24/08/2006 - Analysis
Nearly seven million Swedes are being called to vote on 17th September next to renew all of their national and local representatives: the 349 members of the Riksdag, the only Chamber in Parliament along with the administrative councils and assemblies in the 20 counties and town councils in the 290 municipalities in the kingdom. This electoral calendar, which brings together both local and national elections, traditionally leads to a high participation rate and the predominance of national political themes in the electoral campaign. Sweden, which has been governed by the Social Democrats (SAP) since 1994 and for 64 of the past 73 years – the present Prime Minister, Göran Persson has been in office since 1996 – might however swing over to the right, since the opposition forces, who have come together for the first time and the ruling Social Democrat Party, now suffering the wear and tear of being in power, are running almost neck and neck in all polls.
The Political System
Sweden is divided into 29 electoral constituencies each electing on average 11 representatives to the Riksdag. The largest of these constituencies is that of the capital Stockholm which elects 38 members of parliament. To fulfil their civic duty Swedish voters can vote on Election Day but they can also vote by post in all post offices in the country 18 days running up to the election itself.
The mode of election is proportional with votes being distributed according to the Sainte Lagüe modified method with a primary divisor of 1.4. 310 seats are distributed amongst 29 constituencies, the other 39, called compensatory constituencies, are attributed to the various parties in order to ensure them the most precise representativeness possible on a national level. The candidates who are elected for compensatory seats win them in constituencies where their party enjoys the greatest remainder. To take part in the distribution of seats a party must have won 4% of the votes cast nationally or 12% within a given constituency.
Since the elections in 1998 in addition to being able to vote for a part, voters have also had the opportunity of having a preferential vote for one of the candidates on the lists offered to them by the parties and as a result they have had more influence over the attribution of seats to the various parties. During the count the number of seats won by each party is decided first before the candidates on each list having won the greatest number of votes are declared elected. Nevertheless in order to be elected according to the preferential voting system a candidate has to have won at least 8% of the vote won by its party in a constituency.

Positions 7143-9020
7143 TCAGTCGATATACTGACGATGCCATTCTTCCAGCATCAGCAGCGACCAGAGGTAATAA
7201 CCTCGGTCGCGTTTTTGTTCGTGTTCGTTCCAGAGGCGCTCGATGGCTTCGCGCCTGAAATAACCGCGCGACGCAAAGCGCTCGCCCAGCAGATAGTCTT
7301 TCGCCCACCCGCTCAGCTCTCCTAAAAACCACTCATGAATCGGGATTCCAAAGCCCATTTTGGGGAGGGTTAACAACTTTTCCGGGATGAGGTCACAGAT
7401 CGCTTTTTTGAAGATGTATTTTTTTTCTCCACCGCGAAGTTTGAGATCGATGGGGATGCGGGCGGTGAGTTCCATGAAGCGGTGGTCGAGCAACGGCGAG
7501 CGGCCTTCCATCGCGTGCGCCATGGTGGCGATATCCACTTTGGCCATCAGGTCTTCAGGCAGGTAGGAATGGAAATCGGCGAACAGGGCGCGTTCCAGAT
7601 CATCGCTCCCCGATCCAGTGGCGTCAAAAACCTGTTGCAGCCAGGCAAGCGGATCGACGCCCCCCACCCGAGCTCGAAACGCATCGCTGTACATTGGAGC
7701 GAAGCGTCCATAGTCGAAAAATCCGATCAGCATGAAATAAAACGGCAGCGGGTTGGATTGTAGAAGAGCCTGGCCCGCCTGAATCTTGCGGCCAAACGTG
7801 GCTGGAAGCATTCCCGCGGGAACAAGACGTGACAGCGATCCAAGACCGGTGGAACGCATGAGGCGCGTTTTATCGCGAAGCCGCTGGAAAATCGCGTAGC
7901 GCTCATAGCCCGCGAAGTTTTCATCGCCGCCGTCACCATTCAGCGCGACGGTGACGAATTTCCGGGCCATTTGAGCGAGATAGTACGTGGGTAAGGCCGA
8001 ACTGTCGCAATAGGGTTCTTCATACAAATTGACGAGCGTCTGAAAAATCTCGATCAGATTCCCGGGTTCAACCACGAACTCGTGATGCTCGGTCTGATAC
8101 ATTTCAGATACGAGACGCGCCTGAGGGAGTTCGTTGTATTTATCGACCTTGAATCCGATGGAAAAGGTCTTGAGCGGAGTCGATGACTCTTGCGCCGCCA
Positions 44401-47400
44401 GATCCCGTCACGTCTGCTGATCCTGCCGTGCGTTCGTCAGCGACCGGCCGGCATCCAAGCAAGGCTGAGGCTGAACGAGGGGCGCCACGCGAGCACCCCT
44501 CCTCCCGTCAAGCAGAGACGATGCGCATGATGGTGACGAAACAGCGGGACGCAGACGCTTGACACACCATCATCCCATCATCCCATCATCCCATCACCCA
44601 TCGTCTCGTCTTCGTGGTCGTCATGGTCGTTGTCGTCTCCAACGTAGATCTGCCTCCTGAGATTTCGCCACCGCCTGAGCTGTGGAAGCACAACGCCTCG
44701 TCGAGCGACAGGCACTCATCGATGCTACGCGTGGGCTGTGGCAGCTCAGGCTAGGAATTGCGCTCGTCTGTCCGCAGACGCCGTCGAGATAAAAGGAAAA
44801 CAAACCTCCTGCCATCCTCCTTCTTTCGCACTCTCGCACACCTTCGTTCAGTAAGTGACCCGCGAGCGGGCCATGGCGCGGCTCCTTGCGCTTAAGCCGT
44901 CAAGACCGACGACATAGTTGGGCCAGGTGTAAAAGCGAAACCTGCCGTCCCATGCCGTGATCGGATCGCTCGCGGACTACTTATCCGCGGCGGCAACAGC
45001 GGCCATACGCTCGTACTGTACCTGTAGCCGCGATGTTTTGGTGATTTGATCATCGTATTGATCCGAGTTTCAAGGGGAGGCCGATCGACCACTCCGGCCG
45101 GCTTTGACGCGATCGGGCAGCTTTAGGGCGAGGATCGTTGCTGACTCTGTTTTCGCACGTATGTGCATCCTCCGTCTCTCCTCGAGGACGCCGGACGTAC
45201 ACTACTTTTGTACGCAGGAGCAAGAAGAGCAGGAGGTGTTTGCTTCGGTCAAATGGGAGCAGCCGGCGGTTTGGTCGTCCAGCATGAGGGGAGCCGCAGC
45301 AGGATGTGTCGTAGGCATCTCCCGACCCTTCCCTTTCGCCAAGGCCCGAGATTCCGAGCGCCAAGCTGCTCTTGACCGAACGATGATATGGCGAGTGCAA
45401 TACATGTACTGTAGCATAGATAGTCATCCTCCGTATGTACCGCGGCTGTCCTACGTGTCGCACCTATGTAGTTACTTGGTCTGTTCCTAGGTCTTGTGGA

6,8 millions Swedes, 116,000 of whom live abroad will be voting in the general election and 7 million in the local elections. In the latter, apart from the Swedes, EU citizens are also allowed to vote along with Norwegians and Icelanders who live in the kingdom; people with another nationality but who are registered as domiciled in Sweden for at least three consecutive years (i.e. 330,000 people) can also vote.
A new electoral division was created for these elections providing an additional seat in the Riksdag to the counties of Stockholm and Uppsala (the counties of Ostergötlands and Västmanlands have each lost a seat).
Seven political parties are represented in the Riksdag at present:
- the Social Democrat Party (SAP), Göran Persson, the Prime Minister's party, holding a wide majority and dominating political life for a great number of years, has 144 MPs;
- the Moderate Party (M) the main opposition party led by Fredrik Reinfeldt lies to the right of the political scale and has 55 MPs;
- the People's Party-Liberals (FpL), an opposition party that tends to be social-liberal is led by Lars Leijonbord. It became the country's third leading party making a real breakthrough in the last general elections on 15th September 2002 (plus 8.7 points), the FpL has 48 MPs;
- the Christian Democrat Party (KD), a conservative party created in 1964, led by Göran Hägglund has 33 MPs. The party regressed significantly in the polls after the departure of its former leader Alf Svensson;
- the Left Party (Vp), former Communist Party led by Lars Ohly. It is against the EU and has 30 MPs;